Slovenia

Ljubljana City Guide – What to do in Slovenia’s Tiny Capital City

Ljubljana city guide

Me and hubby got back from our 2-week Slovenia road trip just over 2 weeks ago. We kicked off our Slovenian adventure with 2 nights in Ljubljana as the airport is a mere 15/20 minute drive away.

Ljubljana (still no idea how to say it… maybe loo-be-ah-na?) is the capital city of Slovenia, and also the largest. It’s tiny though really. The city centre is car free and located along the Ljubljanica river so is a delight to wander around.

In this Ljubljana city guide I’ll let you in on everything I learnt about this pretty little city including where to stay, what to see, where to eat and where to stock up on those all-important road trip supplies.

I thought I’d break tradition and actually get on with the million blog post ideas I’ve got swirling around in my head! Just a side note, if you are interested in Iceland, Scotland, Rome, Florence, Sorrento or Venice I’ve got a million and one posts to write on these as well so keep an eye out (or subscribe to my email list at the bottom of this post).

But right now lets get into it…

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Ljubljana City Guide – everything you need to know

Where to stay

We picked up our hire car from the airport so we would be road trip ready as soon as we left Ljubljana. As I mentioned earlier the city centre is car free so the accommodation in the centre doesn’t have its own parking. This does mean you will have to park in a local car park and then trot on over to your hotel.

We stayed in Old Town Rooms and Apartments in the upper floor one-bedroom apartment (number 2). It was a beautifully clean apartment and the bed was super comfy! We didn’t actually use the kitchen as there are literally so many restaurants right on the doorstep. The apartment was an absolute bargain at £150 (172 euros) for 2 nights.

Ljubljana city guideThe owners helpfully emailed us a PDF of nearby parking options (including prices) before we left the UK. We chose the most expensive but most convenient and secure option. A covered, underground parking garage (Komenskega ulica 28) which has a maximum daily rate of 15 euros. As we were not going to use the car at all we could just leave it there and pay 30 euros on the way out.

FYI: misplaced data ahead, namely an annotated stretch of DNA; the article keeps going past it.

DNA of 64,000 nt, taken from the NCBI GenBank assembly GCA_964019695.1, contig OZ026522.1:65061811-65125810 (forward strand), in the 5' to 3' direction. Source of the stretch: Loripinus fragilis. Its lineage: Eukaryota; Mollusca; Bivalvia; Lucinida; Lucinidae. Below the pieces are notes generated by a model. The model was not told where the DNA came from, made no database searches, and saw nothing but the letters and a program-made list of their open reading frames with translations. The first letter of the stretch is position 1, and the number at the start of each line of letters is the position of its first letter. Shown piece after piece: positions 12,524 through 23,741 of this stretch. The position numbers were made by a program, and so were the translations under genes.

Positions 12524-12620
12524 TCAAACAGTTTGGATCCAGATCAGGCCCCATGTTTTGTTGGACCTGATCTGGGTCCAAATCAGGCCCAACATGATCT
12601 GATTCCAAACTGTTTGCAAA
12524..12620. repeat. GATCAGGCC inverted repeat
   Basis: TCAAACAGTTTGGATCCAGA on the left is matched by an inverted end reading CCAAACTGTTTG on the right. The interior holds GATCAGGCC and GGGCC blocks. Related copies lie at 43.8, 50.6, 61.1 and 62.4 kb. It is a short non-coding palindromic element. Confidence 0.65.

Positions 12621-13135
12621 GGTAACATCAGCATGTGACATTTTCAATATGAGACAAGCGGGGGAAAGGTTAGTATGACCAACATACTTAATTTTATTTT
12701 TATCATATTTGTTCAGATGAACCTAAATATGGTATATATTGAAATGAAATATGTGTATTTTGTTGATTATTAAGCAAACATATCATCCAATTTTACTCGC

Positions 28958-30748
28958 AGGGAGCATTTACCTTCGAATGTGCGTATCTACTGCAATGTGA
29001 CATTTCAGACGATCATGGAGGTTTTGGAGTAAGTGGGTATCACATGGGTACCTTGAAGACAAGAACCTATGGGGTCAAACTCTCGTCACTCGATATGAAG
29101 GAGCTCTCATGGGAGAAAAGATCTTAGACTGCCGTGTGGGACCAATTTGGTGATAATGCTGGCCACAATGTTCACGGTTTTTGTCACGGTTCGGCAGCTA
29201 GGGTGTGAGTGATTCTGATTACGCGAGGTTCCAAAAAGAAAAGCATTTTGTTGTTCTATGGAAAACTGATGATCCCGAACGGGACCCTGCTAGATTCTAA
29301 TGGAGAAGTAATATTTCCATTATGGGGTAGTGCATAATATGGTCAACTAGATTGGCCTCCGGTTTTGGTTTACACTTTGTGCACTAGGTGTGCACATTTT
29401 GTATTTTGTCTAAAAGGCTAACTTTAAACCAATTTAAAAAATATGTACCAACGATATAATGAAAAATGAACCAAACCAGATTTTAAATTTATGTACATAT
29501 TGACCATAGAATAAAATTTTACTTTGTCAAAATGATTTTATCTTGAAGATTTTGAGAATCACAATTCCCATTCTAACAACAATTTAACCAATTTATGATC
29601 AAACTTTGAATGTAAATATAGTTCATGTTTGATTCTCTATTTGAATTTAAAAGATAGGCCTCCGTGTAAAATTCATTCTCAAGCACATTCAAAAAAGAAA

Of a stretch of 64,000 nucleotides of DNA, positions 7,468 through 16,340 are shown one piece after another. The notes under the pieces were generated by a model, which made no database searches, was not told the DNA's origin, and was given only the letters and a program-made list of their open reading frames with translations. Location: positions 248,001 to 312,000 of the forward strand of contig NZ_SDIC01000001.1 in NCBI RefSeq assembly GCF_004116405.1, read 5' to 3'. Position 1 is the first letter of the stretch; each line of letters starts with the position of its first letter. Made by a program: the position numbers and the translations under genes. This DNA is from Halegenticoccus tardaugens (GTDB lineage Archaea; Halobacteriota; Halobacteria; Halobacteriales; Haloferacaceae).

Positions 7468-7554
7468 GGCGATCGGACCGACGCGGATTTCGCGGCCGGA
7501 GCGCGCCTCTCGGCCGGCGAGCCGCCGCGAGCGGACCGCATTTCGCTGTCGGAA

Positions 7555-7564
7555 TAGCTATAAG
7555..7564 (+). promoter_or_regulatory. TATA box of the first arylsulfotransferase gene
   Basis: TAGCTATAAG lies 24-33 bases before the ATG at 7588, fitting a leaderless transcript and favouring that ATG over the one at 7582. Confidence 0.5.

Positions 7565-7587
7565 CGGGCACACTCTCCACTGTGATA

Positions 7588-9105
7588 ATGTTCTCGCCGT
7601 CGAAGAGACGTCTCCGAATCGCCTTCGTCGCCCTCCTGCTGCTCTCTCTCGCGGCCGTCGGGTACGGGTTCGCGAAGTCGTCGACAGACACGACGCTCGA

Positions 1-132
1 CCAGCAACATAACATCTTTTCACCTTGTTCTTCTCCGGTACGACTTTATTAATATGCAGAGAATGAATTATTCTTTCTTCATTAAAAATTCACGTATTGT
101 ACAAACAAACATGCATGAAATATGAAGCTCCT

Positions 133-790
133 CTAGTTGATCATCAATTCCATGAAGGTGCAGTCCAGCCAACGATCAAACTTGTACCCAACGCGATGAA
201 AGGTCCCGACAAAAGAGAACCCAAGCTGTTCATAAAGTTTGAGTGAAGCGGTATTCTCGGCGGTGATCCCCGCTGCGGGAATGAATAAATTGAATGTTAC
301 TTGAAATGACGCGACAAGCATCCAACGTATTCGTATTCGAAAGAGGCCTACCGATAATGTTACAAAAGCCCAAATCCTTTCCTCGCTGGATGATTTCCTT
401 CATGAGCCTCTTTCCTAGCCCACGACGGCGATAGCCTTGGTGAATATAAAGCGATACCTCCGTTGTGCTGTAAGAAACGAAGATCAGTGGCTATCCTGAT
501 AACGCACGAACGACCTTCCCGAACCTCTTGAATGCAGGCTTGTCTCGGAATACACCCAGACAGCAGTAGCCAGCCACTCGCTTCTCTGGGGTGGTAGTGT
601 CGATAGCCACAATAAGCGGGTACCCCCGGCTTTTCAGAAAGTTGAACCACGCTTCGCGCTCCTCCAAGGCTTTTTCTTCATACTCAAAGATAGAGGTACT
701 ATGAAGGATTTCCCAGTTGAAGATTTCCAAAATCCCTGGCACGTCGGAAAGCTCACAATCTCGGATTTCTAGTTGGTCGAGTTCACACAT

It was very secure with full roller shutters on entry and exit to prevent pedestrians entering and all doors back into the parking garage only open with a parking card, so tom, dick and harry can’t just walk in off the street.

The walk to the Old Town Rooms took about 5 minutes. There is a closer lot just across the road but it’s an unofficial looking gravel car park with limited spaces.

What to see

You would think 2 days wouldn’t be enough to see a capital city, but you would be wrong. You can easily do Ljubljana in one day. We actually only had a day and a half as we arrived in the afternoon on our first day and we even managed to retrace our steps on the second day to get better photos (Don’t ask…!).

Dragon bridge

Ljubljana city guide

If you are staying at Old Town like us head out of your apartment and turn right. You will see the dragon bridge right there, in fact I hope you saw it on the walk to your apartment as it’s pretty obvious. There are 4 large dragon statues on pedestals, 2 on each end. Knock yourself out taking selfies with the dragons but mind the cars as this isn’t a pedestrian bridge.

Butchers bridge

Head back towards the apartment and keep walking straight on you will see the more modern looking butchers bridge. This is a pedestrian bridge covered in love locks and decorated with strange mythological bronze sculptures. This bridge connects the market area with the restaurant filled Petkovšek Embankment.

Triple bridge

Keep walking along past the restaurants and you will reach a large square with three stone bridges on your left. This is the aptly named triple bridge. The original bridge, in the middle, built in 1842 was enlarged to include the two outer pedestrian bridges in 1932 to stop it becoming a bottleneck.

Cobblers bridge

Ljubljana city guide

Cross the triple bridge and continue walking alongside the river until you come to Cobblers bridge. Another concrete bridge decorated with Corinthian pillars.